Mary Margaret's husband, Dickie, is a supply hauler along the Oregon Trail--and a man who enjoys the pleasures of other women across the frontier. Fed up and harboring a secret love of her own, Mary Margaret collects her kids; her brother-in-law, Seth; her sister, Rosie; and her cranky father and journeys west for the ultimate confrontation with ...
Mary Margaret's husband, Dickie, is a supply hauler along the Oregon Trail--and a man who enjoys the pleasures of other women across the frontier. Fed up and harboring a secret love of her own, Mary Margaret collects her kids; her brother-in-law, Seth; her sister, Rosie; and her cranky father and journeys west for the ultimate confrontation with her wayward husband.
Very good. Book has appearance of light use with no easily noticeable wear. Millions of satisfied customers and climbing. Green Earth Books is the name you can trust, guaranteed. Spend Less. Read More.
Very good. Ex-Library Book-will contain Library Markings. Light wear to edges and pages. Cover and spine show no easily noticeable damage. A tradition of southern quality and service. All books guaranteed at the Atlanta Book Company.
Publishers Weekly, 2000-09-22 Putting to rest the notion that with Duane's Depressed he had written his last novel, Pulitzer Prize-winner McMurtry (Lonesome Dove) launches a new series with this whimsical adventure set between Missouri and the wilderness of Wyoming. The CecilsDMary Margaret; her brother-in-law, Seth; four children; half-sister Rosie; and Granpa CrackenthorpeDare weary of waiting 14 months for Mary's husband, Dick, to return from his work as a wagoner in Wyoming while they starve in Civil War-ravaged Missouri. The family decide to travel up the Platte River to find the wayward Dick. Outspoken Mary Margaret, a sturdy matriarch, has a less-obviousDand surprisingly romanticDmotivation for embarking on the journey. Seth, a veteran of the Union army and experienced frontiersman, provides a typical McMurtry male foil to a strong female lead, expressing both rustic wisdom and bewilderment. After a brief and violent adventure with the remains of a bushwhacking gang (and an encounter with Wild Bill Hickok), the family members combat harsh winter weather and fear of Indians as they trek upriver to locate Dick. Narrated by teenage Shay, the novel is reminiscent of McMurtry's lighter fiction (Somebody's Darling; Cadillac Jack; The Late Child). Shay's guileless tone and McMurtry's patented stylistic use of humorous understatement, non sequitur, misunderstanding and misdirection deflect graphic violence, intolerable hardship and even the death of major characters. More an amusing fable of family strife than a serious story with memorable characters, this piece does not approach the substance or quality of McMurtry's better works, but his ardent fans will undoubtedly appreciate the warmth, compassion and humor that the narrative exudes. Agent, Andrew Wylie. 300,000 first printing; BOMC, Doubleday Book Club and Literary Guild alternates. (Nov.) (c) Copyright PWxyz, LLC. All rights reserved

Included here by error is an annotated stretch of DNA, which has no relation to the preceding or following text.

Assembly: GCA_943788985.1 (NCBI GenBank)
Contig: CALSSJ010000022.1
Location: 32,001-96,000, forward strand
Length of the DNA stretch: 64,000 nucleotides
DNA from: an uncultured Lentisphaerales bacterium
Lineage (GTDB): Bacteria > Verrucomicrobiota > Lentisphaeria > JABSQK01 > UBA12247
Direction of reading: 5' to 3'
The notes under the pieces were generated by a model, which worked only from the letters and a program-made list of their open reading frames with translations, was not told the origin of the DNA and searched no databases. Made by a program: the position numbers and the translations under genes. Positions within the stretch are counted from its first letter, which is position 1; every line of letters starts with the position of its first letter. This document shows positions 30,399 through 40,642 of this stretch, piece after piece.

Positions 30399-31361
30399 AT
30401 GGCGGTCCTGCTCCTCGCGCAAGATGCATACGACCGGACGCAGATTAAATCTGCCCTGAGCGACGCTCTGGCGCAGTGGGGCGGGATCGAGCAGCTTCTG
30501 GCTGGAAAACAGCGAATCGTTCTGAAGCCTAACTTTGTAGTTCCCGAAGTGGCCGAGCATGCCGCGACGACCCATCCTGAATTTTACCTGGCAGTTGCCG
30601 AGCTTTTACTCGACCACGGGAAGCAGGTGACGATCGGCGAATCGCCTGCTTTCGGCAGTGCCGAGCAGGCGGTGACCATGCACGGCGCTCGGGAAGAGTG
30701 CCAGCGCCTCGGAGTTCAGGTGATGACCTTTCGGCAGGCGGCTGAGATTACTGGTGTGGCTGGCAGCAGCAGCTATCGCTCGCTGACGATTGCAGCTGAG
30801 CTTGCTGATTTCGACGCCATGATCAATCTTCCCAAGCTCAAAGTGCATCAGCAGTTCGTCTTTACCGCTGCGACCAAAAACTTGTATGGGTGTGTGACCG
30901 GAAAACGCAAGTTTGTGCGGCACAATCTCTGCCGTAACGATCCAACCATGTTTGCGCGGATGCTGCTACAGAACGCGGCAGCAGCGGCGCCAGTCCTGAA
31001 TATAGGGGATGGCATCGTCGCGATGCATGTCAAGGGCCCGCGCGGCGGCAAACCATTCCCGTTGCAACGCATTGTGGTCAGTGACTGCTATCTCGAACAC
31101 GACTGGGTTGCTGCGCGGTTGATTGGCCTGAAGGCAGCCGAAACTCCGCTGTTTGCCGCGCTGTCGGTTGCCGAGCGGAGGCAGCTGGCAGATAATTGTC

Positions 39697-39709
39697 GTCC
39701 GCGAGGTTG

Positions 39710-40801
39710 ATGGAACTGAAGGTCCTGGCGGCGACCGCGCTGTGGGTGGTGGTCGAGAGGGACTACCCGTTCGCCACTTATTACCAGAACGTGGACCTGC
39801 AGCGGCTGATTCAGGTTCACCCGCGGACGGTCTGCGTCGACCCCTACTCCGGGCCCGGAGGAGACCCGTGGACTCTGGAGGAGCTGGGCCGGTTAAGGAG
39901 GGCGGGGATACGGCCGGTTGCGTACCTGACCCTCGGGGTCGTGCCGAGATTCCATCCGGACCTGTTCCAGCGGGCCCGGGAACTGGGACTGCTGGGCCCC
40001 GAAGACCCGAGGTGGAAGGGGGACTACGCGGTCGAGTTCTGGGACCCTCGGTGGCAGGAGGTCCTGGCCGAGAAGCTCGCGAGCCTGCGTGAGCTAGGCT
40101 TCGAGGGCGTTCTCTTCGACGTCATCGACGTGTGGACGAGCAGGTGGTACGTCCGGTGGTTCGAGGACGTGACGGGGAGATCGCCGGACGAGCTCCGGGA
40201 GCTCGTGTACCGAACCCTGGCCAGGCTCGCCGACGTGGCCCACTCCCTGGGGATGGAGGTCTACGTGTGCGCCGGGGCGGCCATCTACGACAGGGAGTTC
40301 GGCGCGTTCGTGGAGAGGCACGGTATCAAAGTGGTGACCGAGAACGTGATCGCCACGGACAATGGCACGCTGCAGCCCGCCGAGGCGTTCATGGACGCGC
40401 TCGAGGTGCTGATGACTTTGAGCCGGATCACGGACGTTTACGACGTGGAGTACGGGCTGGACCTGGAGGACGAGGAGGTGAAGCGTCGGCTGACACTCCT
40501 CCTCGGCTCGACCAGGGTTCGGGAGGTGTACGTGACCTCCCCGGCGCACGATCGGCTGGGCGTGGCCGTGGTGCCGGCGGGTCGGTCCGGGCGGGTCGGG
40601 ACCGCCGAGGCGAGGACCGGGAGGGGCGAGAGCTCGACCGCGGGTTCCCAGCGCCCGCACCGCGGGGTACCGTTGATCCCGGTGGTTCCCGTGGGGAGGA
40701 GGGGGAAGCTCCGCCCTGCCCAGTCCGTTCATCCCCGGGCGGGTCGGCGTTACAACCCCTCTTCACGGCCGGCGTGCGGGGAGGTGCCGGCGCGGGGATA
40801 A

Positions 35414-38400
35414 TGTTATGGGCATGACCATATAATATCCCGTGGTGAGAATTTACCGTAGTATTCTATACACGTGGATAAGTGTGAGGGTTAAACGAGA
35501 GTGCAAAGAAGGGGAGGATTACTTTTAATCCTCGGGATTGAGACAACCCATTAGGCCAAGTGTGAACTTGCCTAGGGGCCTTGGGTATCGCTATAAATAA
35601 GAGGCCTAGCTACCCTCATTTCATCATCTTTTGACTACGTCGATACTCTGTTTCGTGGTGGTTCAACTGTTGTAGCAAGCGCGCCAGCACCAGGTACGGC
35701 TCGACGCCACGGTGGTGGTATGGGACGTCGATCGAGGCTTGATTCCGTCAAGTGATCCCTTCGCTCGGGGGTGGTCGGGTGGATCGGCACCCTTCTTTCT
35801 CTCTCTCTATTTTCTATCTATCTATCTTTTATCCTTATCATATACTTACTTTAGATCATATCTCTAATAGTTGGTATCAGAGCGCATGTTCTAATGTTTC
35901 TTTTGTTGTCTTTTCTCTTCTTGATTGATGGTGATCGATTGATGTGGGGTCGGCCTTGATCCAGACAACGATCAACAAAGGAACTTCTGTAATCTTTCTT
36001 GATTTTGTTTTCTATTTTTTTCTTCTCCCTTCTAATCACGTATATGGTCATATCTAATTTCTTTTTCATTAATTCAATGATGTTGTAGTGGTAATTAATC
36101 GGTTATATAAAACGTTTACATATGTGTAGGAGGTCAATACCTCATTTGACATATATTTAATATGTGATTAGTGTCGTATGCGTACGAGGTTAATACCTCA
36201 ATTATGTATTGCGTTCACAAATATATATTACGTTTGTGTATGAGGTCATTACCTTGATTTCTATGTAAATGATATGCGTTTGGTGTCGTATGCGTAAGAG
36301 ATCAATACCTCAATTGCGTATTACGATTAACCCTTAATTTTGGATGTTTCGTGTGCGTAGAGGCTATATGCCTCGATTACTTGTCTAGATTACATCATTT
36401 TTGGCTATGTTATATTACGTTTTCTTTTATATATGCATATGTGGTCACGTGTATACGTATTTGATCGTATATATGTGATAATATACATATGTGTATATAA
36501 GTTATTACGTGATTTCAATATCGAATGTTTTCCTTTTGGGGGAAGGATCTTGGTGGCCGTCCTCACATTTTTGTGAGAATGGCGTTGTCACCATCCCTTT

Copyright in bibliographic data and cover images is held by Nielsen Book Services Limited, Baker & Taylor, Inc., or by their respective licensors, or by the publishers, or by their respective licensors. For personal use only. All rights reserved. All rights in images of books or other publications are reserved by the original copyright holders.